As mentioned before, performing a fluid check on your vehicle gives you the chance to catch leaks early. By doing so, you can minimize the chances of causing damage to your car. After identifying leaks, you can choose whether you’d prefer to fix them yourself or let a professional handle them.

One of the most common questions regarding this topic is, “What fluids should I check on my car?” To answer this question, think of your car as a machine. Like machines, car engines require certain fluids to function properly. 

Without these fluids, your engine wouldn’t work correctly and would likely break down prematurely. Therefore, your priority is finding and fixing leaks in these essential systems. Let’s go over the different types of fluids below.

Engine Oil

First things first, it’s important to know that three separate oils are used in modern vehicles. They are crankcase oil, automatic transmission oil, and hydraulic oil. Crankcase oil lubricates your pistons, while automatic transmission oil provides lubrication for your gears. Hydraulic oil helps operate your braking and suspension systems.

All fluids must remain within manufacturer specifications. Otherwise, you run the risk of damaging your engine. Not only does faulty oil cause poor performance, but it can also result in catastrophic damage such as overheating, smoke coming from the engine compartment, and severe vibrations.

Transmission Fluid

Transmission fluid is responsible for providing lubrication for your transmission and protects your gearbox from wear and tear caused by friction. 

As well, it keeps your transmission operating properly and efficiently without skipping a beat. With transmission fluid, your car will feel sluggish and feel like it’s bucking or shifting hard. Additionally, it can damage your transmission seals and cause leaks.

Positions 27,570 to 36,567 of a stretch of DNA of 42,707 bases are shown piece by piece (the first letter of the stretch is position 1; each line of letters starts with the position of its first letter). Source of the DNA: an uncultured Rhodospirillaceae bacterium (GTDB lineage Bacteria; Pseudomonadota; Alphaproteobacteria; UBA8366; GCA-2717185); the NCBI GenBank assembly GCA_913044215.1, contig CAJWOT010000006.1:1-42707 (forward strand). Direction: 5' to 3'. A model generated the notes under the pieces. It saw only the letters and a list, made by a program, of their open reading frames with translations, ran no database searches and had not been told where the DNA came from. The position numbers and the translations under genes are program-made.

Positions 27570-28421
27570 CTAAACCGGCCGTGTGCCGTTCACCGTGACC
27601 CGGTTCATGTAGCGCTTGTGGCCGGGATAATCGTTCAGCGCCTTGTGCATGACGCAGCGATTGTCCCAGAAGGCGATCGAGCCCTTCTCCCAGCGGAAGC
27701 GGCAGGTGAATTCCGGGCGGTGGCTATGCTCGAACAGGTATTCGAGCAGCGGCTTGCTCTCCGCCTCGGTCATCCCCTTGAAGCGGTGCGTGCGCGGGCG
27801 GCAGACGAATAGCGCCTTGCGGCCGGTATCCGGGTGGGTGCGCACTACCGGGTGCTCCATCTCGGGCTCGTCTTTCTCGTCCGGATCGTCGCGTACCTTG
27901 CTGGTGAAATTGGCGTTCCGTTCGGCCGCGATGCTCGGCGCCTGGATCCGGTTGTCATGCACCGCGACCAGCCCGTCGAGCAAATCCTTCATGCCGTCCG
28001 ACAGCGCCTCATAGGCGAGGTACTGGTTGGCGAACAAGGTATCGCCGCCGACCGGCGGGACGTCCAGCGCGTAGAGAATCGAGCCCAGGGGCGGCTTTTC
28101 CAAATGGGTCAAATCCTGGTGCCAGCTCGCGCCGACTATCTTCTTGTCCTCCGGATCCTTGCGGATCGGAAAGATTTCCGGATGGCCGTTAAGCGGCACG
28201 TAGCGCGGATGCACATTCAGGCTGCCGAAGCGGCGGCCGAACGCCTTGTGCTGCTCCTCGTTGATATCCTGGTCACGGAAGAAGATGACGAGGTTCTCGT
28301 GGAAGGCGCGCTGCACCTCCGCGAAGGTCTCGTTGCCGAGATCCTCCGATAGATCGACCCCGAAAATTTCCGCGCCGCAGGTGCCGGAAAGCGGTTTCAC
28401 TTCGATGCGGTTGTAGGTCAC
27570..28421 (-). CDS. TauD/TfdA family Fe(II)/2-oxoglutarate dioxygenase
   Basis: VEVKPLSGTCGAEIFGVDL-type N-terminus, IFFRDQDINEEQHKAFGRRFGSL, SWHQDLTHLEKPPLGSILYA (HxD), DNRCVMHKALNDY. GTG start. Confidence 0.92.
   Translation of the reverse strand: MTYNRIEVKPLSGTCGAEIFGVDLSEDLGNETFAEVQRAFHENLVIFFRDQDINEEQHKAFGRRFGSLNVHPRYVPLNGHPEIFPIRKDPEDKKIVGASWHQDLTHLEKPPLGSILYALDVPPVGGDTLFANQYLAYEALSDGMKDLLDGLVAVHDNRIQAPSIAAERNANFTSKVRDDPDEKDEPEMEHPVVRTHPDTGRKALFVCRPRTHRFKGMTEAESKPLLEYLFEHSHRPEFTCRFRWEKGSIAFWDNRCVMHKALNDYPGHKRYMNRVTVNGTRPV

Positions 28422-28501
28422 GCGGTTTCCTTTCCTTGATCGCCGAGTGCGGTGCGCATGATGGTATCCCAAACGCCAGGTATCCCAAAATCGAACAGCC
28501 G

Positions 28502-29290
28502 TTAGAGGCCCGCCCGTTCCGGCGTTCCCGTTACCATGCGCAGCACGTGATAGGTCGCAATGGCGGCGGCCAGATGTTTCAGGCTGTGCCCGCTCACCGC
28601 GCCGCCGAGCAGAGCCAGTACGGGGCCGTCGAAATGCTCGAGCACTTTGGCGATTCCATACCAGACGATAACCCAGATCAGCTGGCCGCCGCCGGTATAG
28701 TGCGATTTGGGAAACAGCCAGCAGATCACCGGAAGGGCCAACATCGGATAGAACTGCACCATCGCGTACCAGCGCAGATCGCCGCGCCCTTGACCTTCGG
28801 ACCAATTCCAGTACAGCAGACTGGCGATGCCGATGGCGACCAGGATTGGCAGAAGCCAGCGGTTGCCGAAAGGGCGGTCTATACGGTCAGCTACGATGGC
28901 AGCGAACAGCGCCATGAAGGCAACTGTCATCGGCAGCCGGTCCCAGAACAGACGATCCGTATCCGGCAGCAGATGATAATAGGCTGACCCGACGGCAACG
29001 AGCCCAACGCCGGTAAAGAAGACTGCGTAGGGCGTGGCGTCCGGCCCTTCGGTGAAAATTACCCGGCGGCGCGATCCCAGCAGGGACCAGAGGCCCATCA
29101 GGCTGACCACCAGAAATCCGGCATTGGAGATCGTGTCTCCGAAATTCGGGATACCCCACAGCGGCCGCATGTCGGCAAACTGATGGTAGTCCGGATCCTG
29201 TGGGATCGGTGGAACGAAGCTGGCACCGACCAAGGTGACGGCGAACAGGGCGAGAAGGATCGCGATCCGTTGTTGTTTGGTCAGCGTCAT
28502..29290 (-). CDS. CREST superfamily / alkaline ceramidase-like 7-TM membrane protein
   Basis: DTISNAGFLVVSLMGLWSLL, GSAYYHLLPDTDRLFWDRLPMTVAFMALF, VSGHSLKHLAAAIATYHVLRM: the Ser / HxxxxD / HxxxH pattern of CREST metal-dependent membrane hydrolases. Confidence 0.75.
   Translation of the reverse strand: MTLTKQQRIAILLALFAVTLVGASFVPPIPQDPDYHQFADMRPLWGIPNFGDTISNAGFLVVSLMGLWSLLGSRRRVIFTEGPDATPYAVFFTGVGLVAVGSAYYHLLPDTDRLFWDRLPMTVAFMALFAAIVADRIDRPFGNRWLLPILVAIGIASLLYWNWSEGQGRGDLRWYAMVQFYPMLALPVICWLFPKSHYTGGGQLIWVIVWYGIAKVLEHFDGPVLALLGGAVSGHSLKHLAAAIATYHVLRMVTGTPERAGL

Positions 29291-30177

Belts And Belted Systems

Belts play a huge role in keeping your car moving along smoothly. They ensure your wheels turn freely and allow your engine to receive the proper amount of power. Most importantly, belts protect your engine from heat.

Your engine would quickly burn out without a belt due to insufficient cooling. But, if a belt becomes damaged or frayed, it can lead to your car stalling out, air conditioner failure, and your power steering and other elements will stop working. 

Additionally, a broken belt can cause major damage to your car’s electrical system. So, always replace frayed belts with brand new ones, especially if they are old and cracked.

Wheels And Tires

Are you tired of getting bad gas mileage or having your car feeling like it’s shaking? Or even worse, are you tired of constantly repairing blowouts or flat tires? You probably need to perform better maintenance checks on your tires. 

Most manufacturers recommend changing your tires according to their schedule. Typically, you can expect to get new tires every six months or 12,000 miles. Some companies provide free replacement options, but others charge extra. Regardless, you shouldn’t skip these checks unless your treads are severely worn down.

However, some people’s definition of severely worn down and another’s is completely different. We’ve seen people riding tires until the steel is hanging down. This isn’t severely worn down; this is near non-functioning. 

To properly check the tread on your tires, pull a dime out of your pocket and place it upside down between the treads with the heads facing out. If the tread doesn’t touch the top of the head, you need new tires. 

Exhaust System

You wouldn’t believe how often people overlook their exhaust system. Unless you keep track of the mileage on your car, it can be difficult to tell when it needs a tuneup. Exhaust parts can easily become corroded, rusted, and clogged after several years of use.

So, how can you tell if your exhaust system is working properly?